First, the amount of capital that banks will be required to hold relative to risks they take will increase substantially.
Under the new agreement major banks will be subject to two tiers of capital requirements. All firms will need to hold a substantial minimum level of capital. Further, they will be required to hold an added buffer of capital above the minimum. If a firm suffers losses that force it to eat into that buffer, it will have to take active steps, such as reducing dividends or limiting share repurchases, to restore the buffer. The buffer is important because it will force banks to move more quickly to strengthen their balance sheets as the risk of potential losses increases.
Capital requirements are set relative to a bank's assets, which are weighted to reflect the riskiness of those assets. That is, capital requirements are defined as a ratio of so-called "risk-weighted assets" (RWA). The level of the new minimum and buffer – 4.5 percent and 2.5 percent of banks' RWA, respectively – have been set to ensure that major banks hold enough capital so they can withstand losses similar to what we saw in the depths of this recession and still have the ability to operate without turning to the taxpayer for extraordinary help.
Second, banks will be required to hold more capital against more risky products and activities, including derivatives, which caused substantial financial damage during the crisis. These assets and exposures are held predominantly by the very largest firms. Consequently, this aspect of the Basel reforms will generate large increases in capital requirements for risky activities typically undertaken by the biggest banks, but is likely to have only a modest impact on smaller banks.
Third, the Basel agreements will improve the quality of capital that banks hold. In contrast to the current rules, which allow a wide range of forms of capital, the new requirements are set in terms of high quality common equity, tightly defined to mean capital that will truly absorb first losses when firms get into trouble.
Taken together, the new Basel agreements impose a very substantial increase in capital requirements on banks around the globe. The change in the ratios alone represents more than a three-fold increase in high quality capital required in the system. Before the recent crisis, banks were implicitly required to hold common equity equal to 2 percent of their risk weighted assets. Now banks will effectively be required to hold tangible common equity equal to 7 percent – the 4.5 percent minimum plus the 2.5 percent buffer – of their risk-weighted assets. In addition, both the new more restrictive definition of what is allowed to count as capital and the more stringent assessment of the risks associated with derivatives, trading-related assets, and exposures to other financial firms will effectively raise capital requirements even further. Importantly, these additional effects will fall most heavily on the largest, most inter-connected banks.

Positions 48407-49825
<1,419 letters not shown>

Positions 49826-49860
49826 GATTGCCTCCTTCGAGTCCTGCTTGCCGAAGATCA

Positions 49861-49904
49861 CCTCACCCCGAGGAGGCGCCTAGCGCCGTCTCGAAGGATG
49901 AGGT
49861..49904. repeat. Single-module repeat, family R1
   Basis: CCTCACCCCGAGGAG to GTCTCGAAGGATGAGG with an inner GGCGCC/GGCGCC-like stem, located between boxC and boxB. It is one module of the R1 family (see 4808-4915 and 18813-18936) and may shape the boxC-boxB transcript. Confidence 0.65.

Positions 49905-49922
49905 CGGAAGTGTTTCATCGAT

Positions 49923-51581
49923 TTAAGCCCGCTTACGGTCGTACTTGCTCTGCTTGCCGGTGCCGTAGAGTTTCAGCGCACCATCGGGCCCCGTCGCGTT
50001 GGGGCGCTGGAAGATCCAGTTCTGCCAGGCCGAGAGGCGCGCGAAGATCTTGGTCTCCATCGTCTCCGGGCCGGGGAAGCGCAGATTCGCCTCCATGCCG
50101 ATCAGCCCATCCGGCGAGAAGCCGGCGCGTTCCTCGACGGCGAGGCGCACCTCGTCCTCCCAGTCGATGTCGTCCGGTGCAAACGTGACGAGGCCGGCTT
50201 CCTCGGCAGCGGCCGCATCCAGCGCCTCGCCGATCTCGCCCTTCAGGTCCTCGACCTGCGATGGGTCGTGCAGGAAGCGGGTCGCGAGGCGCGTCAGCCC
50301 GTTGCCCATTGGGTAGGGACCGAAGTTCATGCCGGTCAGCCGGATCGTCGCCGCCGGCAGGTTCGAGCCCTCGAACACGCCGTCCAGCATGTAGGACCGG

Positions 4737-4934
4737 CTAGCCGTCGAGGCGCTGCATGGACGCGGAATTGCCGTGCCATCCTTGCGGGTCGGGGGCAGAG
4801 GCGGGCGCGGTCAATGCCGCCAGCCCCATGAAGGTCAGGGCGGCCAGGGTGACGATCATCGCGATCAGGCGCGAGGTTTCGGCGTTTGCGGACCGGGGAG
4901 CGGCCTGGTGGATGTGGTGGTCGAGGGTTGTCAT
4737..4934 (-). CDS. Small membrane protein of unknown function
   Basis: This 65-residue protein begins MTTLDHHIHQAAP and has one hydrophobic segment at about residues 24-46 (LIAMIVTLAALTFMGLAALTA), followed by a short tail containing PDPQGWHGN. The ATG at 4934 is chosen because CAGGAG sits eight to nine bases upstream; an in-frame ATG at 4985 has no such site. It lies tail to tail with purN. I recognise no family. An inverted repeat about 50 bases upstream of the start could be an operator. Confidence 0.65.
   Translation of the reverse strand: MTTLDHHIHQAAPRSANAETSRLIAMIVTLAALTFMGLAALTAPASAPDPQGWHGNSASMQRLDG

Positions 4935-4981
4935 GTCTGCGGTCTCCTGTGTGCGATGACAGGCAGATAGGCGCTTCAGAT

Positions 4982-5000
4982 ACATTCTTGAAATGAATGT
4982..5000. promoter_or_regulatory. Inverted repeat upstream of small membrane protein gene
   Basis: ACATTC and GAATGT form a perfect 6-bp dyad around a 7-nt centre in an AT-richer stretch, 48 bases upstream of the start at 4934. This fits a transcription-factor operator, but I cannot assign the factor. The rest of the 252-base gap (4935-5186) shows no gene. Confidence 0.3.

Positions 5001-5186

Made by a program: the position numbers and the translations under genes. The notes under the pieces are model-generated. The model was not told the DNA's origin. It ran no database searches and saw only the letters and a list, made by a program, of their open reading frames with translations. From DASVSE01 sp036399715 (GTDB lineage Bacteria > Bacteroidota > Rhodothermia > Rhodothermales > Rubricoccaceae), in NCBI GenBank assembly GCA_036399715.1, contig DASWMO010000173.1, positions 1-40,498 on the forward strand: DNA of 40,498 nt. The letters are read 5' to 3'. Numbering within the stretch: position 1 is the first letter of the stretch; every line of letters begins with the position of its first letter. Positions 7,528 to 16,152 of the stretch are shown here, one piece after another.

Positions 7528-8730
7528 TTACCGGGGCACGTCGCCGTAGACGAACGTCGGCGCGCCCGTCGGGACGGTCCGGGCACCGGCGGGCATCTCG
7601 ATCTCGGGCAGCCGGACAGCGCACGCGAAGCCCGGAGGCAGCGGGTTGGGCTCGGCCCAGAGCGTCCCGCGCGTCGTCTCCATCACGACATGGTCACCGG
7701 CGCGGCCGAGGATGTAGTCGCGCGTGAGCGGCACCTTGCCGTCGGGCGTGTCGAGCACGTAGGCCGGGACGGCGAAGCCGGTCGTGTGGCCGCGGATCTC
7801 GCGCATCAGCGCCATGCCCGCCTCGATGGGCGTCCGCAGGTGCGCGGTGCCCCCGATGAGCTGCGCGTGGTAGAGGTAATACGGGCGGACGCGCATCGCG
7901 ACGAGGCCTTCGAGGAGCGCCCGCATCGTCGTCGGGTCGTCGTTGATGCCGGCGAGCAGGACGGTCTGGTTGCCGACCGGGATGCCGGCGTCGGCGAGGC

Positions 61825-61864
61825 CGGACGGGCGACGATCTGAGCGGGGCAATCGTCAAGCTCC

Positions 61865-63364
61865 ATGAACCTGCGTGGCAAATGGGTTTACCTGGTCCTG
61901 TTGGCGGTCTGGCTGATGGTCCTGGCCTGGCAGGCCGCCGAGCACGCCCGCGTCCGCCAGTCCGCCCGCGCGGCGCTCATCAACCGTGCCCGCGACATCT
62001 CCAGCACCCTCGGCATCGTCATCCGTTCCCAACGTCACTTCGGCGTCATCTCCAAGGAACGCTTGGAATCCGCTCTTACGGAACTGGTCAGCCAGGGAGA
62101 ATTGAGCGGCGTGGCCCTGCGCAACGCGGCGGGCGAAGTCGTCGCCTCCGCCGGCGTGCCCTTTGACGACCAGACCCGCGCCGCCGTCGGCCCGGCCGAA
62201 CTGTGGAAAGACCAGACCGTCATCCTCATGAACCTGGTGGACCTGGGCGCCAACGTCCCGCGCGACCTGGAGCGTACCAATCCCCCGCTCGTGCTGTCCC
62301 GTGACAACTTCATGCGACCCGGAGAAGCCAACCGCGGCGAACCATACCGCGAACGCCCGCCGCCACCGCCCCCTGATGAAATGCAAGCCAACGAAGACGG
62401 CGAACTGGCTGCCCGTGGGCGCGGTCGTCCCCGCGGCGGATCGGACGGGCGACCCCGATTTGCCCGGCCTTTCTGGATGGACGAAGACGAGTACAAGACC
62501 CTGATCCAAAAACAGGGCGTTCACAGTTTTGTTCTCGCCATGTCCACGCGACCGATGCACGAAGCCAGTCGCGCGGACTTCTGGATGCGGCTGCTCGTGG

In addition to new capital requirements, the Basel Committee has agreed to impose new global standards for liquidity management. During the recent crisis banks were poorly prepared for the funding pressures that occurred, and this was a major factor that intensified stress throughout the financial system. The new liquidity standards are designed to ensure that firms can withstand a severe shock in liquidity without deepening a crisis by, for example, selling assets in a panic, cutting credit lines indiscriminately, or turning to central banks for excessive liquidity support.